2 practice planning ideas that might reduce stress

How much time is enough time to learn this concerto? How much time do I need to master that sonata? When will this suite be ready for performance?

Knowing how much time something is going to take to learn and prepare has often been a point of insecurity for me.

There are lots of factors that effect the answer to the planning question. One aspect is the length of a piece, another is the level of difficulty. Another factor can be the performance situation. For example I’m more likely to want to practice a work a little bit extra if it is for a live radio broadcast than if it is for a local church concert at christmas in the country somewhere. Not really because I don’t consider the church to be worthy my best performance but because the concert situation (as in a live broadcast) can often be so much more pressured that I quite simply need more practice time in order to feel confident enough to cope with any nervousness that might come up.

Here are a 2 concepts that have been helping me plan recently.

Limits and questions.

If you limit the amount of pieces you work at per week or day, and limit the amount of days you will spend on something then, although rather arbitrary, you will have the reserved time rather like when an orchestra plans a certain amount of days or hours per program – so you too also limit your time for each task.

I limit myself to 2 pieces/items a day. This gives me the chance to really work in a detailed way at the main priority at the time and also to work a little at something else that I need to get to know or practice some technical things on something that is coming up.

So how do we come to the amount of days? That is where the questions come in.

I’ll often start with a basic 14 days and then I’ll adjust that amount according to these questions:

1. Have I played it before?
2. Does it have multiple movements?
3. Is it long?
4. Is it difficult?
5. From memory?
6. Is the concert a big deal for me?

Again – the initial 14 days are rather arbitrary – but they give me a starting point. Perhaps a different starting point will suit other people. The answers to the questions are also a little random. I don’t have a set amount I add or subtract for each question. My answers tend to be between 0 and 10 and depend entirely according to the piece I’m thinking about.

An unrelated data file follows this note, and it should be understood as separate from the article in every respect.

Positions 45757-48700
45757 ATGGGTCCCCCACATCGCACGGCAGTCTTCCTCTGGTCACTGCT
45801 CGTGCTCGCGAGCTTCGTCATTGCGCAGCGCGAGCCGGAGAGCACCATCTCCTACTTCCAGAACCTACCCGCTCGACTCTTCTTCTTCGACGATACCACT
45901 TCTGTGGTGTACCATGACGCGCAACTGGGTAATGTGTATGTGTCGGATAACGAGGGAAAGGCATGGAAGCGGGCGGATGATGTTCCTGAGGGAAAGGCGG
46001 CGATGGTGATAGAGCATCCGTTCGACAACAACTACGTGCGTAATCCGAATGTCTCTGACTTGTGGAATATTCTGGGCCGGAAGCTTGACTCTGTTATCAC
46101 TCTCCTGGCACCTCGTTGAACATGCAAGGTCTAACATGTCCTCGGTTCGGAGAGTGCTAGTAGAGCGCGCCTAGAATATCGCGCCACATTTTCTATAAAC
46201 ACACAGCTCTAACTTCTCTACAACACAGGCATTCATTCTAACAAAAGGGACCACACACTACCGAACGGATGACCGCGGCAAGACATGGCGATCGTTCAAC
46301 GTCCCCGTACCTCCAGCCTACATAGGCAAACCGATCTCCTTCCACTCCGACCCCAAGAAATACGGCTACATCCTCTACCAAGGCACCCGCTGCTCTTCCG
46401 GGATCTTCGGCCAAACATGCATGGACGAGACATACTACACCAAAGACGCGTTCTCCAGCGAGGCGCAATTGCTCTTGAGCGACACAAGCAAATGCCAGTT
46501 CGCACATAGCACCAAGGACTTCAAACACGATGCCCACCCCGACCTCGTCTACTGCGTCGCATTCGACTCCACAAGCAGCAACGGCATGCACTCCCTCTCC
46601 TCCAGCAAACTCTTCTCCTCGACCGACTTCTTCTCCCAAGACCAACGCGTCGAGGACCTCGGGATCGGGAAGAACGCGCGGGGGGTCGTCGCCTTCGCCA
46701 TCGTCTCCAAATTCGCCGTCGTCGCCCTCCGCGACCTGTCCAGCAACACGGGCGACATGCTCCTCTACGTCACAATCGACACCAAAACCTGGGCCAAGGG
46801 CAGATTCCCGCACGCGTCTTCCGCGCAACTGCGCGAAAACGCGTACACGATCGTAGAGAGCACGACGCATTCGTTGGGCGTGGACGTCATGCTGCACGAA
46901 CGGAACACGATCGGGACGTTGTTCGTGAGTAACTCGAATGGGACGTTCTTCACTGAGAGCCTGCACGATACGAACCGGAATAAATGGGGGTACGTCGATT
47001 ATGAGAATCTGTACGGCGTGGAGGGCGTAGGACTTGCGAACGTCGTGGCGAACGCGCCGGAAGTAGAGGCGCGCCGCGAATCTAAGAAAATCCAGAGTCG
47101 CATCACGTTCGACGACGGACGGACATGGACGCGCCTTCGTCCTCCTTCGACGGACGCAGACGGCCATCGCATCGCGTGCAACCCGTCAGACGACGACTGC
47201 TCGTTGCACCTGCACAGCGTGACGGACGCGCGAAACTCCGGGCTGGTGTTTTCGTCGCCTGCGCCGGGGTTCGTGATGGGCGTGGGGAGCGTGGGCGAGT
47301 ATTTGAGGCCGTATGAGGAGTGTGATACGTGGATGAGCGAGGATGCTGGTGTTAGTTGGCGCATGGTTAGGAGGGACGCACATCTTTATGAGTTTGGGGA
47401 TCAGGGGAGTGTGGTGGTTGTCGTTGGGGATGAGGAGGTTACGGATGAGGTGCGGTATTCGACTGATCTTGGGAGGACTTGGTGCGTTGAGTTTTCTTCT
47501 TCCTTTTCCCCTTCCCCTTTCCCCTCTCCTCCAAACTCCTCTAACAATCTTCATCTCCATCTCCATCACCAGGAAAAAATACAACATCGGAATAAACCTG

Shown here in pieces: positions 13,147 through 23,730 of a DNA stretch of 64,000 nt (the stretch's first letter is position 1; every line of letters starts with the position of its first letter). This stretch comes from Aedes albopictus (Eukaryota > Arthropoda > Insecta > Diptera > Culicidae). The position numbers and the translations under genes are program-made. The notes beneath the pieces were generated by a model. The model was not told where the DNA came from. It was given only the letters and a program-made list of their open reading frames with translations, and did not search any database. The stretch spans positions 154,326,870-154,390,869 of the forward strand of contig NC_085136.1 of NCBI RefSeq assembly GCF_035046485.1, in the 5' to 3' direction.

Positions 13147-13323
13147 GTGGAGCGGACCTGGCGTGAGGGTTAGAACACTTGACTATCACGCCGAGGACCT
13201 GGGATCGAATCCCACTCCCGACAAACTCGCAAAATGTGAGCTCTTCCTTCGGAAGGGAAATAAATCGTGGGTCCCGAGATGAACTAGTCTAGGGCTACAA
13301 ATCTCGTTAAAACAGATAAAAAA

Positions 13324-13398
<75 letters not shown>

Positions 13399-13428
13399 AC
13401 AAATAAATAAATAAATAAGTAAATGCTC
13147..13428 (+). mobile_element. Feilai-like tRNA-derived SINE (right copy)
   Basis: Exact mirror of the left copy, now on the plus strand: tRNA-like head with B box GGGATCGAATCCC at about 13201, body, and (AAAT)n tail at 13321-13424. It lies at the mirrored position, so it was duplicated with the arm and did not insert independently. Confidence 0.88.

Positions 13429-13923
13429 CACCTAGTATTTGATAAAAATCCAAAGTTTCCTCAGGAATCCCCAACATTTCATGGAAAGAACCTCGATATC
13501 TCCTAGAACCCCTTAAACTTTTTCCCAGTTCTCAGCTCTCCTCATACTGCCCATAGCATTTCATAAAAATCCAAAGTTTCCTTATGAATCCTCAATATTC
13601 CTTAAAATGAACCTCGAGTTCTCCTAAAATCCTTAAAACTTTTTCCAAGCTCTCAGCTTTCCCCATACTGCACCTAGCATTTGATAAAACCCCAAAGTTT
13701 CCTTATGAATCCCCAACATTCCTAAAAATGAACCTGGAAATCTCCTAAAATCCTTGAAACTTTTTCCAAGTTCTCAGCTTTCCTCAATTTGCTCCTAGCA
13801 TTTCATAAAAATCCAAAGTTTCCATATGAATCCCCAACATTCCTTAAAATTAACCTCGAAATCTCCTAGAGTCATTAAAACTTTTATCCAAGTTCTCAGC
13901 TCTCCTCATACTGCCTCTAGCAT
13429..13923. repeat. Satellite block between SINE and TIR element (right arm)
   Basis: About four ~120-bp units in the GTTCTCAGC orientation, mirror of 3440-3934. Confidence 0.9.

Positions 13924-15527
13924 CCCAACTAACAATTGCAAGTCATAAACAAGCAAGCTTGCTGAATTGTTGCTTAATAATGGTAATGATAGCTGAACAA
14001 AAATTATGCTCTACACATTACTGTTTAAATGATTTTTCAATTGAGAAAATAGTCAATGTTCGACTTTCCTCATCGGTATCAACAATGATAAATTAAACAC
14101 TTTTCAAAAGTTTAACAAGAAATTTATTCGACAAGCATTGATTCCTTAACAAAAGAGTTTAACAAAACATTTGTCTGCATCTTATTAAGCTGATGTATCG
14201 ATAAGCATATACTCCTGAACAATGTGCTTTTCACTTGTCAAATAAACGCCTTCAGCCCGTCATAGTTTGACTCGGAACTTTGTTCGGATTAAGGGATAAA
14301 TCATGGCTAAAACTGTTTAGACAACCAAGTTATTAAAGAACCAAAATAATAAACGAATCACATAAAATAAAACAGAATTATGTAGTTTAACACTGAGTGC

So here are two examples:
I’m doing a live recording of a concerto for CD production in September. It’s new to me (written by swedish composer Tommie Haglund). It is long and means lots to me! I’ll compare that with a performance I did of Dvorak’s Waldesruhe with orchestra that I did for charity a couple of months after having performed it on tour last year.

Haglund – 14
1. Have I played it before? NO: + 10 days
2. Does it have multiple movements? N0: – 1 day
3. Is it long? YES: + 6 days
4. Is it difficult? YES: + 10 days
5. From memory? NO: 0 days
6. is the concert a big deal for me? YES: + 10 days

That leaves me with 49 days for the Haglund

Waldesruhe – 14
1. Have I played it before? YES: – 2 days
2. Does it have multiple movements? NO: – 2 days
3. Is it long? NO: – 2 days
4. Is it difficult? SO SO: 0 days
5. From memory? YES: 0 days
6. Is the concert a big deal for me? SO SO: 0 days

That leaves me with 8 days for the Waldesruhe.

I’m not going to work at the Haglund for 49 days in one stretch though. There will be free weekends in between, periods where other pieces have to be prioritised etc. so sometimes the periods will stretch over surprisingly long periods of time.

Once the amount of days are decided I will check in my schedule to see what it looks like (and feels like looking at it) and then I put down the days in my practice diary so I know exactly what to work at and when!

So…. I better go and practice then…

About Ernst Simon Glaser

Ernst Simon Glaser is a cellist based in Norway. He is currently principal cellist of the Gothenburg Symphony Orchestra - Sweden's National Orchestra. He also teaches, writes, and plays solo and chamber music concerts. He is very fortunate to play on a Francesco Ruggeri cello from ca.1680 on loan from Dextra Musica.

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